Particularly attractive today, we believe, are natural-gas processing and pipeline companies, which have limited commodity-price risk and pay out nearly all of their earnings in hefty dividends. Investors can buy them via publicly traded master limited partnerships, such as Crosstex Energy LP (XTEX), one of our favorites. The stock had fallen nearly 56% in little more than a month to its mid-October price of about $10, where it yielded more than 25%. We think it's easily worth twice that $10 share price.

We always like to buy blue-chip companies in out-of-favor sectors when their stocks plummet, if (and this is a big if) they have balance sheets strong enough not only to weather the storm but to profit from it -- for example, by buying back their own stock or acquiring competitors.

We've been too early in buying shares of discount retailer Target (TGT). But as we wait for consumer spending to stabilize, the company continues to grow and buy back its stock at depressed levels. In a normal operating environment, we expect Target's shares to be worth more than double their mid-October price of $37. Even if "normal" doesn't return for another two to three years, that still provides an attractive potential return.

Finally, some truly vintage Ben Graham -- his core message: "Basically, price fluctuations have only one significant meaning for the true investor. They provide him with an opportunity to buy wisely when prices fall sharply and to sell wisely when they advance a great deal. At other times he will do better if he forgets about the stock market and pays attention to his dividend returns and to the operating results of his companies."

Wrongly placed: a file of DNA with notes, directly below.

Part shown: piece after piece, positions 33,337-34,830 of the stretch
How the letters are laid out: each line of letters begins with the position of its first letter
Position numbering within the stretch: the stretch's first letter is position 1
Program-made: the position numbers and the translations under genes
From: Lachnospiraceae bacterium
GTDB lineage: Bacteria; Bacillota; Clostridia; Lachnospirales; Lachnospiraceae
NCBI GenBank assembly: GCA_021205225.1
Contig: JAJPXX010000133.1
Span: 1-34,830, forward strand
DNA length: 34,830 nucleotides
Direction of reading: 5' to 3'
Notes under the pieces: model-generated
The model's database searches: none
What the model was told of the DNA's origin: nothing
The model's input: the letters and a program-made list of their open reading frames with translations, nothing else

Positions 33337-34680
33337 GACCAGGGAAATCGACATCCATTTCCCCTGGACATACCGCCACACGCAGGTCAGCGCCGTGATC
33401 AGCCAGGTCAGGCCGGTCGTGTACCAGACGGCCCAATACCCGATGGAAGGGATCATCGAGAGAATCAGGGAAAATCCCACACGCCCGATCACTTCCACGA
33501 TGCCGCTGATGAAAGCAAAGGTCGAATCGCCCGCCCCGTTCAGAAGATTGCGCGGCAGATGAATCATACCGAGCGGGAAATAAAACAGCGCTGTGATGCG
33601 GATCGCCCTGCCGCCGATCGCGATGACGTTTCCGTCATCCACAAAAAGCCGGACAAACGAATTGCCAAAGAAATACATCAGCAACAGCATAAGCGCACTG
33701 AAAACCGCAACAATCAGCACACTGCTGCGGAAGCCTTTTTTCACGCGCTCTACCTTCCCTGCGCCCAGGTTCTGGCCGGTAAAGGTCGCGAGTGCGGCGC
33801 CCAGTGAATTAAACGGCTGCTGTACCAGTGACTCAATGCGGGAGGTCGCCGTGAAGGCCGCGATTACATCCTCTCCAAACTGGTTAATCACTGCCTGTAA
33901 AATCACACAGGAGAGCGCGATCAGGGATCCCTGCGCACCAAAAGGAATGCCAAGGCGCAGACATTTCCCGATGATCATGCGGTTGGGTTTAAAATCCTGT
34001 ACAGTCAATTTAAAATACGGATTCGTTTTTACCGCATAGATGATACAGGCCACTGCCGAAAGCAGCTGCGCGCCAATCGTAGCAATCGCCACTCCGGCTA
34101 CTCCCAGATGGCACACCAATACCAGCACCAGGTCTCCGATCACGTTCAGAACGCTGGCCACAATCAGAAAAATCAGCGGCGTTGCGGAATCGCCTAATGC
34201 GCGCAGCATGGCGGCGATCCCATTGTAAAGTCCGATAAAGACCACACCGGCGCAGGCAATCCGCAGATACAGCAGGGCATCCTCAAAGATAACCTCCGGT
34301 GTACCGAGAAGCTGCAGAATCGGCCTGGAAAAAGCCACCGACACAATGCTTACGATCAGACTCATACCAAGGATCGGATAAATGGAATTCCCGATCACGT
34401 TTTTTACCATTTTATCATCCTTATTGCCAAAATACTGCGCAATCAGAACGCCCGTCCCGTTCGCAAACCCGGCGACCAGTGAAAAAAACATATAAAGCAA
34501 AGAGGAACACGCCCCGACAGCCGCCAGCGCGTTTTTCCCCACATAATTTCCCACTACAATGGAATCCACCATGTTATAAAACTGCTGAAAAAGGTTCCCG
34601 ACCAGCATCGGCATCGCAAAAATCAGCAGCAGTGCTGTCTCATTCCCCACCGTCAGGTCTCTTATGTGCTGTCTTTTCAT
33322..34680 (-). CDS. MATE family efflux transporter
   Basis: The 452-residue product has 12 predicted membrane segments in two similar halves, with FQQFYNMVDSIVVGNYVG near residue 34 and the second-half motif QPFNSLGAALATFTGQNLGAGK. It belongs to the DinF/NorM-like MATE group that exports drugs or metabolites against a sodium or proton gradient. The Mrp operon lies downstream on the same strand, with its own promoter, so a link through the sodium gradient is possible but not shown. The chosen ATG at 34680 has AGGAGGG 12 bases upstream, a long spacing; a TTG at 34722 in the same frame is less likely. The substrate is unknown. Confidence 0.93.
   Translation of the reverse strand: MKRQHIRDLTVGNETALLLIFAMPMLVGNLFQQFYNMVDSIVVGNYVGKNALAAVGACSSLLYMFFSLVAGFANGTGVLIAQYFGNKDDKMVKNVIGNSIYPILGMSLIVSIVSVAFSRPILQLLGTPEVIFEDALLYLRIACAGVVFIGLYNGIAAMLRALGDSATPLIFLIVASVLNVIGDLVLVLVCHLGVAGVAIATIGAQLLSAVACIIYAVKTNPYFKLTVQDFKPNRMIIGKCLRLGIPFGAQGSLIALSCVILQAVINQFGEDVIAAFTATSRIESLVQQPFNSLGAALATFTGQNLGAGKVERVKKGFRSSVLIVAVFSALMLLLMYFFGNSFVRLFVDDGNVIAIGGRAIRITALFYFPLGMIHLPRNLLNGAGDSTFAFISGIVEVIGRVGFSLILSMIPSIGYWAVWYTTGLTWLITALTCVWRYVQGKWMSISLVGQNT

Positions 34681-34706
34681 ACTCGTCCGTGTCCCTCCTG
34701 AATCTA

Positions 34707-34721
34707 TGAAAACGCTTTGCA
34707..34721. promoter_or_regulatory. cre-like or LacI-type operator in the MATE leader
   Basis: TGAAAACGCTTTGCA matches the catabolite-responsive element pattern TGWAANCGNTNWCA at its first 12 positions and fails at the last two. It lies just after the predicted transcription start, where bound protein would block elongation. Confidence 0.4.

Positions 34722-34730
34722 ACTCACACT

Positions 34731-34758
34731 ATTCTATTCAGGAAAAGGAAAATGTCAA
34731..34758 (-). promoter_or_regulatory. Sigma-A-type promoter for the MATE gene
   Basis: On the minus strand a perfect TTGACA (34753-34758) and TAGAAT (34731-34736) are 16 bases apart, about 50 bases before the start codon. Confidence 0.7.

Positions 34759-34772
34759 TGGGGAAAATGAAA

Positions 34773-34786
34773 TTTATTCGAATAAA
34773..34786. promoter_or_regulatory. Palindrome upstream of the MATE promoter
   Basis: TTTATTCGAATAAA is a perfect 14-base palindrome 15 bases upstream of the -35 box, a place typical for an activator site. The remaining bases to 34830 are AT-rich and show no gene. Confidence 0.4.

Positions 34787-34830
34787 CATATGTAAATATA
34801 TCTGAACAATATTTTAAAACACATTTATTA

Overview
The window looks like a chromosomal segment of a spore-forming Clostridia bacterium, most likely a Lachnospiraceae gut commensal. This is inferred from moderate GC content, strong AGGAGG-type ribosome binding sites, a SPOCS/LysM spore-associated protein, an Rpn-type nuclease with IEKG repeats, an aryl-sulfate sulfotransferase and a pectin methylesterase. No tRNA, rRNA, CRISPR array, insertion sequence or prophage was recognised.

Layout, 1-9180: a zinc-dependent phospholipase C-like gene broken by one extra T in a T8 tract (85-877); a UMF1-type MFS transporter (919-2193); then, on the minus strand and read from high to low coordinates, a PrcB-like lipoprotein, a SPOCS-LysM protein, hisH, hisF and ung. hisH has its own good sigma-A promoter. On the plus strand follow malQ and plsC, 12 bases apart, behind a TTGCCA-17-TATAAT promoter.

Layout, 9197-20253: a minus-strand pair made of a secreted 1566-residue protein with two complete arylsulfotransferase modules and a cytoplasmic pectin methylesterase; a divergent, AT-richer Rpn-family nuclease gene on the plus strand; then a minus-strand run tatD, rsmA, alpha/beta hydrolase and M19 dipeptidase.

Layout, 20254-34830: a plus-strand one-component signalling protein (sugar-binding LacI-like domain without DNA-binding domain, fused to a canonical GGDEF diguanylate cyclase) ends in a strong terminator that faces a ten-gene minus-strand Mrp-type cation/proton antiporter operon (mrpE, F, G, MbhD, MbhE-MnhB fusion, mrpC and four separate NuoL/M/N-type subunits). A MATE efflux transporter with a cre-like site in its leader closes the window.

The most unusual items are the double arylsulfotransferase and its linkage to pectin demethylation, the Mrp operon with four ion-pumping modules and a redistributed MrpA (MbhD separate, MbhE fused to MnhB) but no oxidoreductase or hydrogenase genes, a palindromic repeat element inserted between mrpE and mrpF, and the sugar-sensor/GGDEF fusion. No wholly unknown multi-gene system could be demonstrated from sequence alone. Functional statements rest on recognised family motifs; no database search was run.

Timeless advice, indeed. A stock price matters at any given time only in relation to the value of the company behind it. Staying focused on value rather than price during times of market turmoil is most likely to pay financial (not to mention psychological) dividends.

Columnists Whitney Tilson and John Heins co-edit ValueInvestor Insight and SuperInvestor Insight. Funds co-managed by Tilson own shares in Berkshire Hathaway, Target and the parent company of Crosstex Energy LP.